Rachel’s parents lived in Georgetown’s Northlake subdivision, which is a small neighborhood of homes surrounded by cattle ranches. About fifty people came together early Saturday morning in the subdivision to start looking for Rachel. The horses of many of the Cookes’ neighbors were offered to help the search party. In this way, the group could search the rough terrain much faster than if they had been walking. Everyone hoped Rachel would be found soon, but they couldn’t find any signs that would help them figure out what had happened to her.
Someone from the Williamson County Sheriff’s Office showed up at the subdivision around noon. It’s likely that they were there to check up on Robert and Janet about the missing person report they made the day before. It looked like they didn’t know that Rachel was being physically searched for, and they were shocked by how big it was. They knew that the large group of people searching could mess up any physical evidence that might be out there, so they quickly told the searchers to stop until officials could organize the effort.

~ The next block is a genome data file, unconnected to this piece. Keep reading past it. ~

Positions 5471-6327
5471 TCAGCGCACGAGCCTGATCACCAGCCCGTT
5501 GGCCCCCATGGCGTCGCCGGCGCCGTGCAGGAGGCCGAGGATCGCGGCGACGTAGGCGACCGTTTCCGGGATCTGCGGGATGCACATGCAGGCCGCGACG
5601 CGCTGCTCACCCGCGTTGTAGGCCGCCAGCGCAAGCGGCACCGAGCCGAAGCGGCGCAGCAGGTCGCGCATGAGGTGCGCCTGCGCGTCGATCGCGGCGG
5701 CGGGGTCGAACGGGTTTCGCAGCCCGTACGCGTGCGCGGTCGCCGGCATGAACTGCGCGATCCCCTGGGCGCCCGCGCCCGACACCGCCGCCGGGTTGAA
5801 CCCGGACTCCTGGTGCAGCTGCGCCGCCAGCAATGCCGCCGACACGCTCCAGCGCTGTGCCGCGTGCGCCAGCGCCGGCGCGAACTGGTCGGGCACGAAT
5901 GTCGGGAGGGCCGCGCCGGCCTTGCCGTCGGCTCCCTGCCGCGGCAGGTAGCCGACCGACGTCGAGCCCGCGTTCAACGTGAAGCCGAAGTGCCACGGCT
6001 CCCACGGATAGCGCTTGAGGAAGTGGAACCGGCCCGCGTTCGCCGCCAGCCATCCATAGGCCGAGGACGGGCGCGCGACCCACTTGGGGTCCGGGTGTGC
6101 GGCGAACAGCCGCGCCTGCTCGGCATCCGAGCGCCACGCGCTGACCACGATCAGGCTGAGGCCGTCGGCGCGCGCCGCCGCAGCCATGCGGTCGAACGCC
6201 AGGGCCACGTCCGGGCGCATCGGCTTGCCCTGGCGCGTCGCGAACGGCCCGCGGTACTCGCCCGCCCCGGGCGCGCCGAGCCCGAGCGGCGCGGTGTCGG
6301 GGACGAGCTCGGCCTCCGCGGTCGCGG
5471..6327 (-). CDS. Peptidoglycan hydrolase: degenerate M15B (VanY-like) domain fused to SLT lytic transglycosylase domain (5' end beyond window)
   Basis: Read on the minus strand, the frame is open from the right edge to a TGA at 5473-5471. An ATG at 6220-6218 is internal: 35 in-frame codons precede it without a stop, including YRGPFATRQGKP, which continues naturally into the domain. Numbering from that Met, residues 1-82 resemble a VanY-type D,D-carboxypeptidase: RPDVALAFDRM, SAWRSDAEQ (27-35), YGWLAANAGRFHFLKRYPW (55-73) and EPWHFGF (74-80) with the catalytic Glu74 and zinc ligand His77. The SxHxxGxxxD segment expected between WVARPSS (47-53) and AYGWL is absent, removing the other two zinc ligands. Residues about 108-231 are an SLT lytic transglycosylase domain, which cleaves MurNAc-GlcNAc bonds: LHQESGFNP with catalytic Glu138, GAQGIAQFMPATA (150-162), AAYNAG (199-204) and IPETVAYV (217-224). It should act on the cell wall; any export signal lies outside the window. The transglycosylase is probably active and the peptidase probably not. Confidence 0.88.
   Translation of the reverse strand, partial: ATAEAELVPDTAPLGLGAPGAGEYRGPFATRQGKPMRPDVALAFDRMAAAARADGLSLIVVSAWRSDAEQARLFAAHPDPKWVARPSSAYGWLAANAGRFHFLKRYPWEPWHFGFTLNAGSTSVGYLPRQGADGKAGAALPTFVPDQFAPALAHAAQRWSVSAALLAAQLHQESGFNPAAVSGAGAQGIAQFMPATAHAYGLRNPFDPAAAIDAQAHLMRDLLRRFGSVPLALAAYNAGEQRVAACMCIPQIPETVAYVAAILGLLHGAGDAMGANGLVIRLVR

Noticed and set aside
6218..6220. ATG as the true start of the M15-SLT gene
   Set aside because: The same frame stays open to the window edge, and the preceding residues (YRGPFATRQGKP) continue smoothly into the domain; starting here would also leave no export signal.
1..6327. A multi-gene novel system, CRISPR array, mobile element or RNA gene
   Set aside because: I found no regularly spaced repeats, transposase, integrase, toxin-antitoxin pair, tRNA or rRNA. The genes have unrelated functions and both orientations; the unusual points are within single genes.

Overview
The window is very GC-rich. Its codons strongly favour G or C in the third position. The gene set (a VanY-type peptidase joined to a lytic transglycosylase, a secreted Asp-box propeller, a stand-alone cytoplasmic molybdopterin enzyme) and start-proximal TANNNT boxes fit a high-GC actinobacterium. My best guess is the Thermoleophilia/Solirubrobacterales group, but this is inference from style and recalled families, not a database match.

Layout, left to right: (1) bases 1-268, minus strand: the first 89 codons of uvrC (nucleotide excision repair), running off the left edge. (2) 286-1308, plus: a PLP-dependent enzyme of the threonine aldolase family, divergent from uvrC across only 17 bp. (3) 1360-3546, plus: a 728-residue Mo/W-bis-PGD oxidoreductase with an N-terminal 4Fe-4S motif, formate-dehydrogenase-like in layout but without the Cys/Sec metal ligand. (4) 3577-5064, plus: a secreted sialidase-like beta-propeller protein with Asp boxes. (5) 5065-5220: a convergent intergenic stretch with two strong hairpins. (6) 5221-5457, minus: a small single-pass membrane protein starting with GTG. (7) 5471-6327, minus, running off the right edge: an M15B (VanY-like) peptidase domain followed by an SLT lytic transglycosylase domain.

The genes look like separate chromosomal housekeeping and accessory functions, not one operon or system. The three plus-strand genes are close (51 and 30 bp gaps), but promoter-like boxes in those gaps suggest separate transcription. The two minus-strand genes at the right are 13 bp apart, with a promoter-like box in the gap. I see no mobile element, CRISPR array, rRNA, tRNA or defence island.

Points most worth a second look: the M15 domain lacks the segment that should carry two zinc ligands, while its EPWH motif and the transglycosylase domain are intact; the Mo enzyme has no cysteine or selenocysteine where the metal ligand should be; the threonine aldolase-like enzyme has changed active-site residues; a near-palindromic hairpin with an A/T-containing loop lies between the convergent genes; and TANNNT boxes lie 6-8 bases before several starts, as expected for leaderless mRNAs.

While Rachel’s cousin’s wedding went off without a hitch on Saturday night, the fact that Rachel’s seat wasn’t there made the already happy event less enjoyable. People who were there said a special prayer for the missing teen at the end of the ceremony.
The Williamson County Sheriff’s Office did the right thing on Sunday by calling the Texas Rangers and asking them to help with the investigation. After talking to some of Rachel’s family and friends, the Texas Rangers quickly came to the conclusion that Rachel probably hadn’t left on her own, and they began to look into her disappearance.